1. Only upload low-resolution images and low quality versions of sound recordings and videos, and offer high quality versions for purchase.
2. Use digital video fingerprinting to hide information in music or films and enable you to track them.
3. Use resources like copyscape.com to find websites using your content.
Finally, in the US there is a preregistration process available to works that are being prepared for publication and that have a history of being infringed upon before publication. This is often the case for movies and video games (as many people collaborate to their creation, the risk of unauthorized disclosure prior to the release increases). In the US, a person who has preregistered a work must register that work within one month after the copyright owner becomes aware of infringement, and no later than three months after the work is first published.
Note: While automatic copyright on proof of authorship and registration (US) are steps you can take yourself, things get trickier when you start noticing infringements and believe those are hurting your business, or when your work is accused of infringing upon the work of others. At that stage, the help of an attorney becomes essential.
Common copyright mistakes:
1.Using the so-called “Poor Man’s Copyright” (a method sometimes used to protect copyrights in which a creator mails the work to itself through the postal service) as a substitute to registration in relevant jurisdictions. This is NOT considered valid protection in many jurisdictions.
2. Assuming registration is unnecessary (US). While some people wait until they are victims of infringement before proceeding with registration, this delay may reduce the amount of damages that are ultimately awarded as a result of the infringement. In the US, timely registration entitles the copyright holder to statutory damages.
3. Believing copyright clearance extends to rights of privacy (or right to likeness). Copyright will protect a work of authorship such as a drawing or photograph but only as to the artistic elements featured in the work. The likeness of a person’s image or voice are not protected under copyright. These are afforded protection under rights of privacy. This means, for example, that when you use a person’s photograph, you will need permission both from the photographer and from the person featured in the photograph (in the former case as part of the photographer’s copyright over the photograph, in the latter as part of the subject’s privacy rights).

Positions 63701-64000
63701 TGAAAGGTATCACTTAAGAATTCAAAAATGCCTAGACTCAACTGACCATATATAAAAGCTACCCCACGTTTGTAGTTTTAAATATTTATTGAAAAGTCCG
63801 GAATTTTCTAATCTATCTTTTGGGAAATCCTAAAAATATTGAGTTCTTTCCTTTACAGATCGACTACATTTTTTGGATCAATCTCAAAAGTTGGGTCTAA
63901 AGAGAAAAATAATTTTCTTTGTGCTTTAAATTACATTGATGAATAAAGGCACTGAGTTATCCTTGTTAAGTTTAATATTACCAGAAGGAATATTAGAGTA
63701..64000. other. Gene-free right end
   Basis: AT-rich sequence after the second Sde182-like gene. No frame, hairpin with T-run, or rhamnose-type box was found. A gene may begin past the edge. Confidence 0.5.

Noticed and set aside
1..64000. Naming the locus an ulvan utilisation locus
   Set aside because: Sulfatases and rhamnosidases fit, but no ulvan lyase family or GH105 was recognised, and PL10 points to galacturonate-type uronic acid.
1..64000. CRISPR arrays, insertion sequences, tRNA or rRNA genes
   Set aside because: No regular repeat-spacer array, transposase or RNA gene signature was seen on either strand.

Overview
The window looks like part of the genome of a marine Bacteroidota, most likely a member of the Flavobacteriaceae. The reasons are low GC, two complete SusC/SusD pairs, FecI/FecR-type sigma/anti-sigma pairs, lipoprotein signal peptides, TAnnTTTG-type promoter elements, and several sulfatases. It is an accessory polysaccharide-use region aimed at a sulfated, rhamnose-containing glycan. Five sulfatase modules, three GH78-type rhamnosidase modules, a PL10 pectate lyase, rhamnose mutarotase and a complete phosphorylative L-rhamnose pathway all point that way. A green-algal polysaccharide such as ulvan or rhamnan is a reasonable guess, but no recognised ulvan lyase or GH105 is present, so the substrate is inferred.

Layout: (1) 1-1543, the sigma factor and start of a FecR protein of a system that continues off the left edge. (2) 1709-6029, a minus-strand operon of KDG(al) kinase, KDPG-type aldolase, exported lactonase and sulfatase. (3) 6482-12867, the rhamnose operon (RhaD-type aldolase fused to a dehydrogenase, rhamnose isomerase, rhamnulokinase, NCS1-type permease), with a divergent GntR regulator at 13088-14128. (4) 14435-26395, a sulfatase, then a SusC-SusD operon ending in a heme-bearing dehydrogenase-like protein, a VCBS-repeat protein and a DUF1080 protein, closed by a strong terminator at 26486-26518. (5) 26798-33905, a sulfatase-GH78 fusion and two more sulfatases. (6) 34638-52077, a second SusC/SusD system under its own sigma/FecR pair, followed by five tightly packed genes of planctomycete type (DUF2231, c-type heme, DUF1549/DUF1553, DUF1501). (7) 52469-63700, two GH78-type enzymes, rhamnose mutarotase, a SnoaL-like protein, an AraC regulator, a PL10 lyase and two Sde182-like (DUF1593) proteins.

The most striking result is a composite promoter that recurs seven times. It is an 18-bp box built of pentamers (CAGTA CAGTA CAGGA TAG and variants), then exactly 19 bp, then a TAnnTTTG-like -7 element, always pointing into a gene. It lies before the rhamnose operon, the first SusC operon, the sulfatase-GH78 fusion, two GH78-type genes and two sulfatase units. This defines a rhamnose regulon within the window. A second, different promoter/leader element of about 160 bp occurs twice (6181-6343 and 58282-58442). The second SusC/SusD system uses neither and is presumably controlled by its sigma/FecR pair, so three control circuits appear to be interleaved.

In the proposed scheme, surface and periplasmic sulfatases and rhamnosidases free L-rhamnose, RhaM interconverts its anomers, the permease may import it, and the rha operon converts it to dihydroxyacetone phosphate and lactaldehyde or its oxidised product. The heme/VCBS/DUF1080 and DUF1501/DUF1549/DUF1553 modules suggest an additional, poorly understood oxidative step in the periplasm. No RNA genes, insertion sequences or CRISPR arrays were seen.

4. Relying on a mere citation of the author to demonstrate fair use when borrowing from a preexisting work.
Most countries allow for citation of a third party work and require in such case that credit should be given to the original author. But the mere fact of citing the author is not sufficient in itself to demonstrate fair use. Whether use is fair is determined by courts on a case-by-case basis. The use is not considered fair when large portions of the work are borrowed or when the bits borrowed constitute a core part of the work. So if you use third party copyrighted material, either obtain permission from the copyright holder or make sure that:
A substantial part of the end-work is original to you,
The bits borrowed are small and do not constitute core aspects of the original work,
Any monetization or revenue generated from the exploitation of your work is not mainly driven by the excerpts you borrowed from the third party work, and
No bits of musical compositions or recordings are used in your work (fair use is very difficult to prove in relation to music pieces).
Do you have a question about copyright? Post it here.